Lura, the Finnish-Italian beer

In collaboration with Kallio Artisan Brewery

Alko* has a relatively short, but all the more welcomed tradition of releasing a collection of mostly Finnish hand made special beers every February and this year we got a chance to get a bit more acquainted with Lura, the Finnish-Italian craft beer made as a collaboration with Birra Amiata & Kallio Artisan Brewery. I got the privilege to write this article about it, so here’s what I think:

First of all the bottle looks really happy and light, reflecting a spirit of friendship in the pictures and design of the etiquette. Also the sheer size of the bottle (750ml) supports the same idea; this is meant to be shared.

Lura, the Finnish-Italian beer

To the nose Lura is very fruity, I mean very fruity, closer actually to a dry British cider than a beer, in my opinion anyway. But the taste, that’s the fun part! I live and breathe on special beers, and I love to explore new things in beer making. However, way too often one has to use an excessive amount of effort to find the flavors from the beer even to a point where you can’t distinguish whether it is actually a real taste of let’s say apricot you are experiencing, or just your mind playing tricks, because you read it from the bottle that it should taste like apricot. Well, that is not the case with Lura. You really don’t need to search for the flavors; they’ll find you. That is especially true with the juniper and mirth. What strikes me the most with Lura, though, is that despite its very strong taste, it never feels like out of hand, but is perfectly controlled and wonderfully balanced through and through. Everything just happens with a greater volume (and that’s by the way the Italian in him.)

Lura, the Finnish-Italian beer

The alcohol percentage is 7%, so it’s a bit high, but doesn’t affect to the taste. The bottle also states that the optimal temperature for the beer is between 6-12 Celsius. I found it better closer to the 12. The brewers further recommend the beer to be enjoyed with dried reindeer heart. Challenge accepted. I’ve dried meat myself many times, but never made it out of heart before. Since reindeer doesn’t actually grow in Oulu, I decided to use cow hearts (I don’t know if here I should use the word beef, but it just sounds a bit odd, “beef hearts” I mean, come on), and it worked very well too. If you want to make this perfect companion for Lura yourself, you can apply the principles in here, just note that the heart takes longer than normal meat to get ready.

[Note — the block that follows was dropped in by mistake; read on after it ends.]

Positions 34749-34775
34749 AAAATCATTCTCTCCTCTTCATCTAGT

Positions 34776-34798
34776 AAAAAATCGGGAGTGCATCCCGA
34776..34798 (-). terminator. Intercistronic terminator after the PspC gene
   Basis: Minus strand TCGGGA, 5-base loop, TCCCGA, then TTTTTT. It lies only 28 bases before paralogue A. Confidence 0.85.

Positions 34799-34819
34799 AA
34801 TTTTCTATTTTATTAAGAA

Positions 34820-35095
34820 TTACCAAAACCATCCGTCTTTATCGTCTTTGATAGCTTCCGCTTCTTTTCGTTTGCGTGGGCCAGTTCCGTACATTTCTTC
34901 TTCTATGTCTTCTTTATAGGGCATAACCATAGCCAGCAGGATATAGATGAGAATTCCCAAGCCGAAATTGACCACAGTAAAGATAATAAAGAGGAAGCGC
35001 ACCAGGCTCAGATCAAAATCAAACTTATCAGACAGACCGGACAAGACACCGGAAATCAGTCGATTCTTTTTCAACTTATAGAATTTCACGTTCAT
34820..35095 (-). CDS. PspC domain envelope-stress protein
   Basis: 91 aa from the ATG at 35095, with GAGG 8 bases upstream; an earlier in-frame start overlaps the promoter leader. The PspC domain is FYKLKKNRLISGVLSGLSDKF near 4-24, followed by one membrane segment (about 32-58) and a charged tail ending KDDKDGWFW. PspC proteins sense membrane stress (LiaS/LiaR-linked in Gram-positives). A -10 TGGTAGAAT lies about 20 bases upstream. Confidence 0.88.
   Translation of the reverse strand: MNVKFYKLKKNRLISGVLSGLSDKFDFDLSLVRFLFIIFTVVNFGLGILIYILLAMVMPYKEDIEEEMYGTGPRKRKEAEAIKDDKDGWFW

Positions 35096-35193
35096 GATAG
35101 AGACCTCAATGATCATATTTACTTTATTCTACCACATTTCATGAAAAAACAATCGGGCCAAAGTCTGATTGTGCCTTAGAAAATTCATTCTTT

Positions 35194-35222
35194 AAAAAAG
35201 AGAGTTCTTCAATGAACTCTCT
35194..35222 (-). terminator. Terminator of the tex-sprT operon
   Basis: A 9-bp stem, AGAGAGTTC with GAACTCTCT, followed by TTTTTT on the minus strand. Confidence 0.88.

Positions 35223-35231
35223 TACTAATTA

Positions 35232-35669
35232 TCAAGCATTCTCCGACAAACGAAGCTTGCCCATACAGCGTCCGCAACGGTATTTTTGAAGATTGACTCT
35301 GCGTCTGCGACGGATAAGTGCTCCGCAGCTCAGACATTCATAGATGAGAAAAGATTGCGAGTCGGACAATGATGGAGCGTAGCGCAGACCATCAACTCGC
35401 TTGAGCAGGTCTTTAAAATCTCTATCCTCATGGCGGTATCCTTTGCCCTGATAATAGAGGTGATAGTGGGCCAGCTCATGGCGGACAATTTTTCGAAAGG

Dried meat with Lura, the Finnish-Italian beer
Dried meat with Lura, the Finnish-Italian beer
Lura goes well together with many foods; we tried tried it with whitefish, and that was very good. Just remember to put enough salt and pepper and squeeze some lemon on top, then it will work perfectly.

Fried whitefish with Lura, the Finnish-Italian beer Fried whitefish with Lura, the Finnish-Italian beer Fried whitefish with Lura, the Finnish-Italian beer
We changed few emails with the makers and they suggested also to try it with cheeses. We did that, and it works particularly well with harder cheeses, but I found almost sinful pleasure when tasting it with goat cheese and crackers; that brought up completely new flavors from the beer, especially the creaminess in the aftertaste.

Cheeses with Lura, the Finnish-Italian beer

The taste in Lura is so powerful, that you can actually make a great difference when you use it in cooking to season the food. In the following articles we’ll give you 2 recipes in which Lura plays a vital role, so stay tuned and sign up for the newsletter, if you haven’t already done so.

T-bone steaks

Frittelle di mele: Beer apple fritters

Lura, the Finnish-Italian beer

*To our readers outside Finland it might come as a surprise, that in here you can buy alcoholic products, that have alcohol over 4,7%, only from a government-owned company called Alko, which has a complete monopoly by law in Finland. The same company has existed since the prohibition ended in 1932. If you visit Finland, you might find alcoholic beverages very expensive (a bottle of wine for example is usually 3-4 times the price in central Europe). Briefly put, the reason behind this is of course the importing expenses but mainly the government’s policy trying to make people drink less by putting a high taxation on alcohol products.


Klaus K.

After having literally married in to Italian culture, I started experiencing life from another perspective. Explorer at heart and a lover of nature, good food, whiskey and culture.

March 31, 2016
April 12, 2016